Using Compensation in Workflows
Compensation in Windows Workflow Foundation is the mechanism by which previously completed work can be undone or compensated (following the logic defined by the application) when a subsequent failure occurs. Transactions allow you to combine multiple operations into a single unit of work. Using a transaction allows your application to abort (roll back) all changes executed from within the transaction if any errors occur during any part of the transaction process. However, using transactions may not be appropriate if the work is long running. For example, a travel planning application is implemented as a workflow. The steps of the workflow consist of booking a flight, waiting for manager approval, and then paying for the flight. This process could take many days and it is not practical for the steps of booking and paying for the flight to participate in the same transaction. In this scenario, compensation could be used to undo the booking step of the workflow if there is a failure later in the processing.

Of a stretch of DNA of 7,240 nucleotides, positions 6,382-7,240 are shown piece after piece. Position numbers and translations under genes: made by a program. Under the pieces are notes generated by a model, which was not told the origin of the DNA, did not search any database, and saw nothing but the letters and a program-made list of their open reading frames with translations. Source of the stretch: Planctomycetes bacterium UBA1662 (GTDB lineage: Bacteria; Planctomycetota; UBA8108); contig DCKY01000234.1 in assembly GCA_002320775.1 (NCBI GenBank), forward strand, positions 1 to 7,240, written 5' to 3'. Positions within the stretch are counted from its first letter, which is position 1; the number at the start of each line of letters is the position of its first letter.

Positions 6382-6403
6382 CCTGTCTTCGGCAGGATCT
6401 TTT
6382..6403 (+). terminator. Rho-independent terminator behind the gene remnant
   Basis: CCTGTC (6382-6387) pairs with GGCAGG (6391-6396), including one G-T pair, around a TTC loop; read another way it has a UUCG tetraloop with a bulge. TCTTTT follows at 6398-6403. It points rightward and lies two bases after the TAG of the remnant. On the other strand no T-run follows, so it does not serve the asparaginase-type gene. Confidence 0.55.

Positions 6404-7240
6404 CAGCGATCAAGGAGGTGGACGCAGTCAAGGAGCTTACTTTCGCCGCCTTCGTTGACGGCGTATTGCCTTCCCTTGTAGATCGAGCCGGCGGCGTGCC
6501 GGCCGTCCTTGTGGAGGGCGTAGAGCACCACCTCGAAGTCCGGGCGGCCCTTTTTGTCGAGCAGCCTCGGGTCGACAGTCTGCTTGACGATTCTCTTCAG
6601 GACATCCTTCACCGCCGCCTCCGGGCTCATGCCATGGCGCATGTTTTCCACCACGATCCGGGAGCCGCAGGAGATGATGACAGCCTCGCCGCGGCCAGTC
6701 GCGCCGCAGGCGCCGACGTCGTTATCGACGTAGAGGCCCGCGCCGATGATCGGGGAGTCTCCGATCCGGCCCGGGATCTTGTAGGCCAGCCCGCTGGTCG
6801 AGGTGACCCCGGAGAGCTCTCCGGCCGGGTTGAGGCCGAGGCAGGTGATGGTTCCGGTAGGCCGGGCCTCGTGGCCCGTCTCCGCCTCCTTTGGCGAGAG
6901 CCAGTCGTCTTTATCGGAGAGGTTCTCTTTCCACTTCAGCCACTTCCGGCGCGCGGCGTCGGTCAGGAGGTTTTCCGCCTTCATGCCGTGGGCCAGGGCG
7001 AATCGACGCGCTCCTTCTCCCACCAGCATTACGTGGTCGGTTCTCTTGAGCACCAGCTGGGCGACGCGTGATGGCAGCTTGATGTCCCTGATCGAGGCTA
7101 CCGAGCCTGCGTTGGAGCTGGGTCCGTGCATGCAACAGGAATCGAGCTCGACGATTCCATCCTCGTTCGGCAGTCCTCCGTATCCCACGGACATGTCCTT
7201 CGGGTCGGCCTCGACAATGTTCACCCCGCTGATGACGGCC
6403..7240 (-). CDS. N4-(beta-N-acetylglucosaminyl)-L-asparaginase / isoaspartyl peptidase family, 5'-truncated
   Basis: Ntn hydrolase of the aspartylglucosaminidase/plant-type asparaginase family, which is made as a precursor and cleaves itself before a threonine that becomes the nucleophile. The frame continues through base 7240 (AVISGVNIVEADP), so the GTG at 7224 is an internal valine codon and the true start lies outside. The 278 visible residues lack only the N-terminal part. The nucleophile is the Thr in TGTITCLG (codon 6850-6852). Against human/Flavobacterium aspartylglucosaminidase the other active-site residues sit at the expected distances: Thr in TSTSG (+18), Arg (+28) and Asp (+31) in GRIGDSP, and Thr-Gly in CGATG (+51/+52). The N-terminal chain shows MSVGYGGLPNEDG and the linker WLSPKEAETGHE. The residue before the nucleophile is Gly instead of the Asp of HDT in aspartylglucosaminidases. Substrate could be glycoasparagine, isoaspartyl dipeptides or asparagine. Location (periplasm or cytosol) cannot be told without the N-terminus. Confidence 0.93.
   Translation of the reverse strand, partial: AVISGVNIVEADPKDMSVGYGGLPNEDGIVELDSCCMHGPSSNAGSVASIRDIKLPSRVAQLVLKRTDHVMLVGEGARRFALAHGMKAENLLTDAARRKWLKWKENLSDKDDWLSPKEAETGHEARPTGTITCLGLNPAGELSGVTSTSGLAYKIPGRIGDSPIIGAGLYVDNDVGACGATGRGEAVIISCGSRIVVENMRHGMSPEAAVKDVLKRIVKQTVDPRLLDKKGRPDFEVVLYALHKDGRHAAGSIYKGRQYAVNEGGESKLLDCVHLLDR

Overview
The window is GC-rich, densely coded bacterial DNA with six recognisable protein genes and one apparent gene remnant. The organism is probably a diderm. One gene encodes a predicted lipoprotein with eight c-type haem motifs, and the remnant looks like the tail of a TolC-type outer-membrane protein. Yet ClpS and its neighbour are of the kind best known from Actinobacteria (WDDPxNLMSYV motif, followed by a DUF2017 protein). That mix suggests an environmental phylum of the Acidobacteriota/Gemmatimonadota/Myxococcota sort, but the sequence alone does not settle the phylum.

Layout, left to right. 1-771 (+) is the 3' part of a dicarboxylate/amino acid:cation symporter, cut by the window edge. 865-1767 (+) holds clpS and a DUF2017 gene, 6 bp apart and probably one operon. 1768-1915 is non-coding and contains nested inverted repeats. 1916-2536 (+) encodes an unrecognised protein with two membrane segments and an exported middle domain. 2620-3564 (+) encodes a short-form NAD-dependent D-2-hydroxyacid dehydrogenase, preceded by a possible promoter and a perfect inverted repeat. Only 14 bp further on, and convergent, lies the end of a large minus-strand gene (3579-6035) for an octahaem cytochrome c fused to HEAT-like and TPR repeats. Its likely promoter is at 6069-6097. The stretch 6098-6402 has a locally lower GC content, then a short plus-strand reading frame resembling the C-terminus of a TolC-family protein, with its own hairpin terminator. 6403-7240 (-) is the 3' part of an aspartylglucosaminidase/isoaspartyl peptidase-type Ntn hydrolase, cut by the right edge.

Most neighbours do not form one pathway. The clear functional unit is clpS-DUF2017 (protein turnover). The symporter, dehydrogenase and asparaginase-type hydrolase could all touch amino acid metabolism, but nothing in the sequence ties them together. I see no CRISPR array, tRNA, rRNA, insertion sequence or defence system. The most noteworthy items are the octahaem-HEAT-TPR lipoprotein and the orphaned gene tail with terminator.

To use compensation, activities that execute logic that should be undone or compensated if the workflow fails to complete can be placed in a CompensatableSequenceActivity activity, and activities that are used to undo or compensate the work can be placed in the compensation handler of the CompensatableSequenceActivity activity. When the CompensatableSequenceActivity activity executes, its child activities are executed. If compensation is performed, the activities in the compensation handler are executed.
|Compensation can also apply for short running work. If this short running work is transactional, you can use a CompensatableTransactionScopeActivity activity. The child activities of the CompensatableTransactionScopeActivity activity execute in the scope of a transaction in the same fashion as a TransactionScopeActivity activity, but can be compensated in the same fashion as a CompensatableSequenceActivity activity.|
Compensation of the activities in a workflow can be invoked in one of two ways:
Implicit is the default mechanism. When an exception passes the root of the activity that contains the completed CompensatableSequenceActivity activity, compensation is invoked for that activity.
Explicit, when the CompensateActivity activity is used. For more information, see Using the CompensateActivity Activity.